Your email address will be used for Wildy’s marketing materials only. We will never give your email address to any third party. You may opt out at any time by following the unsubscribe link included in every email.
Special Discounts for Newly Called & Students
Browse Secondhand Online
Part 1: The contribution of oil to the security of energy supplies. Contrary to a widely shared perception that oil is an insecure source of energy supply, careful analysis shows that oil supply and logistics are very resilient to external shocks and potential confl ict. The drive towards decarbonisation may mean that oil demand will peak before the middle of the century. The analysis covers the recent evolution of global oil production and shows how this has further reduced the impact of resource nationalism and political instability on oil exports.. The logistics of oil have further improved, and preoccupations about such phenomena as piracy almost completely disappeared. Greater elasticity of oil supply relative to price is also impacting also on the functioning of the global oil market, increasing its responsiveness to demand and supply fundamentals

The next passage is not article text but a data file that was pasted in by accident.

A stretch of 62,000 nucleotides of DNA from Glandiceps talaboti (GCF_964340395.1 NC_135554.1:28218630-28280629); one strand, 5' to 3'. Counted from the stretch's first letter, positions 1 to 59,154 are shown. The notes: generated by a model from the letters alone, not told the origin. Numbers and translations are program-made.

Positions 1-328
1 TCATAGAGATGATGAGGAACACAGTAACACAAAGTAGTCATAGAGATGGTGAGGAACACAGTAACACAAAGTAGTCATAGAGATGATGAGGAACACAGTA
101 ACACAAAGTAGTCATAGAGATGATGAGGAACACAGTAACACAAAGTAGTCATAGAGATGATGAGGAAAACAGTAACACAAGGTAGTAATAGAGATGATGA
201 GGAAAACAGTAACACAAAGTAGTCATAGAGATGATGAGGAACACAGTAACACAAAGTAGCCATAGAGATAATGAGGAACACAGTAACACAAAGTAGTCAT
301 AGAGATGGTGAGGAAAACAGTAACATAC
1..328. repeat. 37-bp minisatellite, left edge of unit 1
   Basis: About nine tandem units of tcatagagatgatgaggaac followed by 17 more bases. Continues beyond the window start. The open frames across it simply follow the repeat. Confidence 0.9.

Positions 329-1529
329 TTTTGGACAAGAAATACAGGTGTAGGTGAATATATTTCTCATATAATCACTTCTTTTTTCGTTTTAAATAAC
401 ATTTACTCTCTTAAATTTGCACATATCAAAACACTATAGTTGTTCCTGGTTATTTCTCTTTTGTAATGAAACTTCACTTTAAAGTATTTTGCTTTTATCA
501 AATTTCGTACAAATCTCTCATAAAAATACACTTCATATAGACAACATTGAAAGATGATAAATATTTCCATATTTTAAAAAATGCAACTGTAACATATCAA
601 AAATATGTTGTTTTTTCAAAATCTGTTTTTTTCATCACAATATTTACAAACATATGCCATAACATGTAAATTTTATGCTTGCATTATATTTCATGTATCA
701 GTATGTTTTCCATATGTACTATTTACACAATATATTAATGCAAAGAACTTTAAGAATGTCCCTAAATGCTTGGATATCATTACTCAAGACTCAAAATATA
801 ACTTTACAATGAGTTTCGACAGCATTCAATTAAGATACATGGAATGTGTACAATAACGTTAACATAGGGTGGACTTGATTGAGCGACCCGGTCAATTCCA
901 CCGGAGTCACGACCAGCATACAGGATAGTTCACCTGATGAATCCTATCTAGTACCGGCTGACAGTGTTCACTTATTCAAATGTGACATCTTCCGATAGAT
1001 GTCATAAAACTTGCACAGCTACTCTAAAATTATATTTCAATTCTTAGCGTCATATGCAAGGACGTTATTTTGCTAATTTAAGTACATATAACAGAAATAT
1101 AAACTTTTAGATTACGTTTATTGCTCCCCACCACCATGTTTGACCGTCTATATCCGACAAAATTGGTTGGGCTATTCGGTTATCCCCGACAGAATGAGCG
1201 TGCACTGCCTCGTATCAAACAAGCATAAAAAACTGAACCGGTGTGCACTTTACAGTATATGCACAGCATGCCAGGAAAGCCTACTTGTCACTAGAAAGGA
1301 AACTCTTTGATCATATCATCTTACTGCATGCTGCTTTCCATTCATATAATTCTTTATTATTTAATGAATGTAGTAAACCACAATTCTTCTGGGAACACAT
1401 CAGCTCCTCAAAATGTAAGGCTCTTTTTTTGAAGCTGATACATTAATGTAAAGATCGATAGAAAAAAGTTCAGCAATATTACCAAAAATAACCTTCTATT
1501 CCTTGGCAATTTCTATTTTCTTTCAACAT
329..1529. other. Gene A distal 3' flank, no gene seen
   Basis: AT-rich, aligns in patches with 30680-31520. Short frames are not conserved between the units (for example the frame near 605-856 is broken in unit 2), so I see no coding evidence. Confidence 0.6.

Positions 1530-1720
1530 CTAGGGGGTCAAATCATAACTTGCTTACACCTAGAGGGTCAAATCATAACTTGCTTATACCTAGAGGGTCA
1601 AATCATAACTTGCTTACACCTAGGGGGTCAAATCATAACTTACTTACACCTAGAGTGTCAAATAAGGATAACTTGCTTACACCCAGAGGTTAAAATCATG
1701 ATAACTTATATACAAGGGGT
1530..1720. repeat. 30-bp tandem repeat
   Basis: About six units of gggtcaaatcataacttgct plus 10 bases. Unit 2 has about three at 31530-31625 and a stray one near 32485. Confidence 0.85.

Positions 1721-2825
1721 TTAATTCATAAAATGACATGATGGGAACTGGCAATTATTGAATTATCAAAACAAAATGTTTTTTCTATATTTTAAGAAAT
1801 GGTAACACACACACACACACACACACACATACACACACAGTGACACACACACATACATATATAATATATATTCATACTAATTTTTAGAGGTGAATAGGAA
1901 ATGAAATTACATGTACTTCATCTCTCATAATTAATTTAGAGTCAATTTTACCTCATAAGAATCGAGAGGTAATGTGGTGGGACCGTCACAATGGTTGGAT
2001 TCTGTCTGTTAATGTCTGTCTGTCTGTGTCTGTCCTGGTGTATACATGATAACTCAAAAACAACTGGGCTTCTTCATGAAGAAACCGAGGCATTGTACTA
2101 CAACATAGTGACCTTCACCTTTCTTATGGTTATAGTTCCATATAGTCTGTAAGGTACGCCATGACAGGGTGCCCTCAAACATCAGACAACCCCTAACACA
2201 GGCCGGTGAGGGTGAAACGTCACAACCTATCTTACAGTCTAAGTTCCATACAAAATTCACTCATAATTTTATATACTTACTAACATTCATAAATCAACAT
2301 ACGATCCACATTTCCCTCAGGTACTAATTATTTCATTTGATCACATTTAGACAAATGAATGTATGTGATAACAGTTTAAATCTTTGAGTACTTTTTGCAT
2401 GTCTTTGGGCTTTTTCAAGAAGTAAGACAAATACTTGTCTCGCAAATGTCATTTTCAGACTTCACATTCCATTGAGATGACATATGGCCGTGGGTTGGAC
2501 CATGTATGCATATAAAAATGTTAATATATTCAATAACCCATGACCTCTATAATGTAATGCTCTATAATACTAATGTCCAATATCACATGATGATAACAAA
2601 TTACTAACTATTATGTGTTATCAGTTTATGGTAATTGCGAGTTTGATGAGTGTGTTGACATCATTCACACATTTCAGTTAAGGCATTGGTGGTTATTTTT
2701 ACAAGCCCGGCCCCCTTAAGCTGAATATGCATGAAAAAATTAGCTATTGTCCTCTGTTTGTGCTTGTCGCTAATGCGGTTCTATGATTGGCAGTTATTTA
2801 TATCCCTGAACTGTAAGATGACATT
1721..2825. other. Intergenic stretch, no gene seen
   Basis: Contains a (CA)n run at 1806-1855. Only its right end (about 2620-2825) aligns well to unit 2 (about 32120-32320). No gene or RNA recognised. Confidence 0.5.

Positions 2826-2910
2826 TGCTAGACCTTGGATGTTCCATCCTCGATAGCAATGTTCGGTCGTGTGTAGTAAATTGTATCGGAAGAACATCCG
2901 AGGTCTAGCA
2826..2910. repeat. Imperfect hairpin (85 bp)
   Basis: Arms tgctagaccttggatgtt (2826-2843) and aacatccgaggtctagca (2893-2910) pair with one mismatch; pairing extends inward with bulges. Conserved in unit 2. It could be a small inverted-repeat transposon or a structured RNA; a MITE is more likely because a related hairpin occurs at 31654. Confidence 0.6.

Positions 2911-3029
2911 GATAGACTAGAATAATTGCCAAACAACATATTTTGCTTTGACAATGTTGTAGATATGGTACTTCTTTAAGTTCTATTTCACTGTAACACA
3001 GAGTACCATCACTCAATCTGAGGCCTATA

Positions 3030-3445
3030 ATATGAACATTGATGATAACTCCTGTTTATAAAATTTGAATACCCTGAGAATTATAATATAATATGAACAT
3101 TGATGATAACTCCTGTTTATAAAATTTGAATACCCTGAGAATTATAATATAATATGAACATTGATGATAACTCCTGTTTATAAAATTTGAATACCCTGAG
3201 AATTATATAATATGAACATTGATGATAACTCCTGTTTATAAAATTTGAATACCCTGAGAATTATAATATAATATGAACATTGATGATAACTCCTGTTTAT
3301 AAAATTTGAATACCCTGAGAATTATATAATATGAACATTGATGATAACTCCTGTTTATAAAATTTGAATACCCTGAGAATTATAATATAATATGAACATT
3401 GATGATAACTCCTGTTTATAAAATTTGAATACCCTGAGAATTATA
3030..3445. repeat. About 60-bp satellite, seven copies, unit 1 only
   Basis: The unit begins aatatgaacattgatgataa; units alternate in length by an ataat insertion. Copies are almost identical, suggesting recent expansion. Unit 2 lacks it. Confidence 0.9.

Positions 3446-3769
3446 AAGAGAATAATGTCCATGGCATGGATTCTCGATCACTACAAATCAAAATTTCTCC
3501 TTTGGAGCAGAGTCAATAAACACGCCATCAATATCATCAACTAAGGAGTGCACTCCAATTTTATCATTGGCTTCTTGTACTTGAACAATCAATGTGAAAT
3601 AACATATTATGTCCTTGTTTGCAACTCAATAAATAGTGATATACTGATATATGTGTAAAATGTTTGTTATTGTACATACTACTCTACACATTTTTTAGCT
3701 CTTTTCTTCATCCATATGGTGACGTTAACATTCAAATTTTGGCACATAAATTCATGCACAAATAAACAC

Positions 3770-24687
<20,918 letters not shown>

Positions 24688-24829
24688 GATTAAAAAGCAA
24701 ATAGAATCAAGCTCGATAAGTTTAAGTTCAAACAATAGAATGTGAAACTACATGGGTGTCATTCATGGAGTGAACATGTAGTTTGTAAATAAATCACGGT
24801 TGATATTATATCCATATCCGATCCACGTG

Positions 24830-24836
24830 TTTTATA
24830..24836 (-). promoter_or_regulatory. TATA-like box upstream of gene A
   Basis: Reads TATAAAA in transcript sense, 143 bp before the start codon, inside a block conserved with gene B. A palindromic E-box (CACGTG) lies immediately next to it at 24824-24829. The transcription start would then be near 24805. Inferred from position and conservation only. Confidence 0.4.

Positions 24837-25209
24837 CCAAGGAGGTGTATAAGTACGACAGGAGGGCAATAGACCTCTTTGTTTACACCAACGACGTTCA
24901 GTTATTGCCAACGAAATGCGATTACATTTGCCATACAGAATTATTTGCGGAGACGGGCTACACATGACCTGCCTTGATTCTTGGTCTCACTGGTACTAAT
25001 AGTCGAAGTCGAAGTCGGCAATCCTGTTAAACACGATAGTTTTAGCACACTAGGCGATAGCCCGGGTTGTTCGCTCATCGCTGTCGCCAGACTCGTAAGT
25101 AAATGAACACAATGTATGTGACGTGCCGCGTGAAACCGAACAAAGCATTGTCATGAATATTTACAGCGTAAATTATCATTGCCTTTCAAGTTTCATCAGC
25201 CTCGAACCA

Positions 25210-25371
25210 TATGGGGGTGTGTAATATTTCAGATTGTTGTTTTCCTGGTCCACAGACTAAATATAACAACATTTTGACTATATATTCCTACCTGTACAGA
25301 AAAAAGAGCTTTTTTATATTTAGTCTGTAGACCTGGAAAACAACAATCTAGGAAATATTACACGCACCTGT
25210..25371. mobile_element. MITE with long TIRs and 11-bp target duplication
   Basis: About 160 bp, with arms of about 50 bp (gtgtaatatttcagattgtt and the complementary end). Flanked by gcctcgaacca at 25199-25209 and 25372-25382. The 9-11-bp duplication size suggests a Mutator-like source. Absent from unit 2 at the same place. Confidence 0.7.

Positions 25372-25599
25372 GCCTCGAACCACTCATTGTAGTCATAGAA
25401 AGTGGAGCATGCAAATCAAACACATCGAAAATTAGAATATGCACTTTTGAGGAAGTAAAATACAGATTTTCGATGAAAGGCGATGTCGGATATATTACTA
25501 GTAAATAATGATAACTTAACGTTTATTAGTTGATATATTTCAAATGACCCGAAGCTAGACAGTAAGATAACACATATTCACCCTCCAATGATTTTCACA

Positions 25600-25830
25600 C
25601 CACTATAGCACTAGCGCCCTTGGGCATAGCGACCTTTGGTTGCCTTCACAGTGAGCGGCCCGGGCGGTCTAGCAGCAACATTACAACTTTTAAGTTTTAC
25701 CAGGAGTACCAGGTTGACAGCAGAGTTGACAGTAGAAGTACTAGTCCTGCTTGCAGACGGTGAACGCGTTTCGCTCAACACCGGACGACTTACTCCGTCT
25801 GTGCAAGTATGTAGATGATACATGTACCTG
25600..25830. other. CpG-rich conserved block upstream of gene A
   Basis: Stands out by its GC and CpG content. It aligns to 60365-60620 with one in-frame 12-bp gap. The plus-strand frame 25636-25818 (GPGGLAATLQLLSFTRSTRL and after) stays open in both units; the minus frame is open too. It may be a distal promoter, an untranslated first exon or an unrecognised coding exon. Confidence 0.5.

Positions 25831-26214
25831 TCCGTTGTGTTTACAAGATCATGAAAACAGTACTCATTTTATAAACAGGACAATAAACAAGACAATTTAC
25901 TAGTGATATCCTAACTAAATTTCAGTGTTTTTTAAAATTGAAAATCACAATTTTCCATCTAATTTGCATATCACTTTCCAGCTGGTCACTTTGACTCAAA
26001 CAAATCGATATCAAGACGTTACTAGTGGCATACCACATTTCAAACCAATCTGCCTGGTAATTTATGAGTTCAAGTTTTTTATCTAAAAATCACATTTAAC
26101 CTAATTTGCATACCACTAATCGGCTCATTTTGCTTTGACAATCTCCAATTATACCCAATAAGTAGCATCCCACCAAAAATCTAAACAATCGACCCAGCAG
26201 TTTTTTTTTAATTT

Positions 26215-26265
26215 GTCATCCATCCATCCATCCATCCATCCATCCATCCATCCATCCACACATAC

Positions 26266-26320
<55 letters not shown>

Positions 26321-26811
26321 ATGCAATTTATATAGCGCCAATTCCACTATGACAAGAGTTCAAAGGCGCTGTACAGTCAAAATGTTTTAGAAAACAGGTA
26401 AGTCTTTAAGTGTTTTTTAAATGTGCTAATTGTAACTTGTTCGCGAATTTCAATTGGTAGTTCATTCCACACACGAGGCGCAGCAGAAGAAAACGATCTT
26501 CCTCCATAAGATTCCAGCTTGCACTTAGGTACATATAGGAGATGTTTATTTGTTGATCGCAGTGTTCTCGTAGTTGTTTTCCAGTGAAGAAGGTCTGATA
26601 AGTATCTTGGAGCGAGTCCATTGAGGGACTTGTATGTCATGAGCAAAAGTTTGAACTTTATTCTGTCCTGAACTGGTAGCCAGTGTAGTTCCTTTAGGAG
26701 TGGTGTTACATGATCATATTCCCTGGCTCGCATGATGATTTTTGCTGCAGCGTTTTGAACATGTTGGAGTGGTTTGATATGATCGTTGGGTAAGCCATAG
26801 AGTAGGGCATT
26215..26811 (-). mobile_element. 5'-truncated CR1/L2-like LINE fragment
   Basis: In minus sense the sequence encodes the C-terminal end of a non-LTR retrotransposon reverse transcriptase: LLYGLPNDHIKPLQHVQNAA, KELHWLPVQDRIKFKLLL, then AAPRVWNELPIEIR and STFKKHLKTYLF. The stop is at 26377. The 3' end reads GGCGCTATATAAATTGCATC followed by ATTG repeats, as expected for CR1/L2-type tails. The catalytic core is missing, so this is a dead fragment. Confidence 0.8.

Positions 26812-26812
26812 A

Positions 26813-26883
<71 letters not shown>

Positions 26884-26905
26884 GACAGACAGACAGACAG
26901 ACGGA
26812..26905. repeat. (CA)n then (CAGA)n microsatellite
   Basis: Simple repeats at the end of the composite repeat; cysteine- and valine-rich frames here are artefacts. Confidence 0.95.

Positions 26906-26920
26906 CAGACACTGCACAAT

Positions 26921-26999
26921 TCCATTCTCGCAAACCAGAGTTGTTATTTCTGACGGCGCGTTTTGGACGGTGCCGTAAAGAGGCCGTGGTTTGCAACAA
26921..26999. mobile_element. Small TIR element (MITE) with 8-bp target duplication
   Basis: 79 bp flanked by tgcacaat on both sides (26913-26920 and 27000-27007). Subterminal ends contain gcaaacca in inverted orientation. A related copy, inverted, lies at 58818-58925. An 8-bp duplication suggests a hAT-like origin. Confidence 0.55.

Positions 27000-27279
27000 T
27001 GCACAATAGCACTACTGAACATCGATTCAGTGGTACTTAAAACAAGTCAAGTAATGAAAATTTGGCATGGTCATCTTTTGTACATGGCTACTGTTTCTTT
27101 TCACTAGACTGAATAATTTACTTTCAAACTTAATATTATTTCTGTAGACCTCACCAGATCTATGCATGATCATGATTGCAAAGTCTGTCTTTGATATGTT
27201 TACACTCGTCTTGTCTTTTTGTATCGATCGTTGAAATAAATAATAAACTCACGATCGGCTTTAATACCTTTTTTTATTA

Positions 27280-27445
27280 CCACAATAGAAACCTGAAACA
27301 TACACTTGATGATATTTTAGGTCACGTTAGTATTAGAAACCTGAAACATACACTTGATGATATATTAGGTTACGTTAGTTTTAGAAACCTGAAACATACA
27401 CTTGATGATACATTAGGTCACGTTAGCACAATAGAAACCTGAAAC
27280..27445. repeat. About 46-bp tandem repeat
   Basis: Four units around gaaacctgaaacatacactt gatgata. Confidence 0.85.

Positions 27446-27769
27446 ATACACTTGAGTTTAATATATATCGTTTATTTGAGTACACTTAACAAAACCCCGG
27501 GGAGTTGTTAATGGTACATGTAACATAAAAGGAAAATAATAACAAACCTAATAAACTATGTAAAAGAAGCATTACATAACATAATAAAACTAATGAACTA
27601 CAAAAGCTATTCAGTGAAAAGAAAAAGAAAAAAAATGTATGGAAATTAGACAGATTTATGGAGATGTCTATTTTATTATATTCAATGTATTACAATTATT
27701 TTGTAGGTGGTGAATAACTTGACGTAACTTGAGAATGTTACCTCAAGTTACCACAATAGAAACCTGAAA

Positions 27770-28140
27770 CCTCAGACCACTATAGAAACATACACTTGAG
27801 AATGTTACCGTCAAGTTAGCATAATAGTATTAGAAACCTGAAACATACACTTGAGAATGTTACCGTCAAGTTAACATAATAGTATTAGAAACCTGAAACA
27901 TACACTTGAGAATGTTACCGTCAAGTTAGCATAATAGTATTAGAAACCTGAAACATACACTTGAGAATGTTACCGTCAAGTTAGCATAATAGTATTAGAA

Part 2: The contribution of natural gas to secure and cost-effective decarbonisation of Europe’s energy supply. Persistent tensions in EU-Russia relations have led to signifi cant misgivings about the security of gas supplies. However, careful and systematic analysis shows that in fact the security of Europe’s gas supplies has consistently improved in the past two decades thanks to the success of the process of creation of a single, transparent and competitive European gas market. Notwithstanding two signifi - cant episodes of interruption of Russian gas supplies to Europe, the diversifi cation of Russian export routes and belated acceptance on the part of Gazprom of the inevitability of complying with EU rules has completely changed supply conditions. Globally an upsurge of investment in LNG projects is leading to the formation of a global gas market in which cargoes can fl exibly be redirected to accommodate unforeseen developments. In the context of Europe’s drive towards decarbonisation, gas provides a fl exible source that can compensate of the intermittency of new renewables and substitute for coal with substantial reduction in emissions. Unless European attitudes towards nuclear change, total elimination of reliance on fossil fuels for power production is impossible and gas will have an important role to play.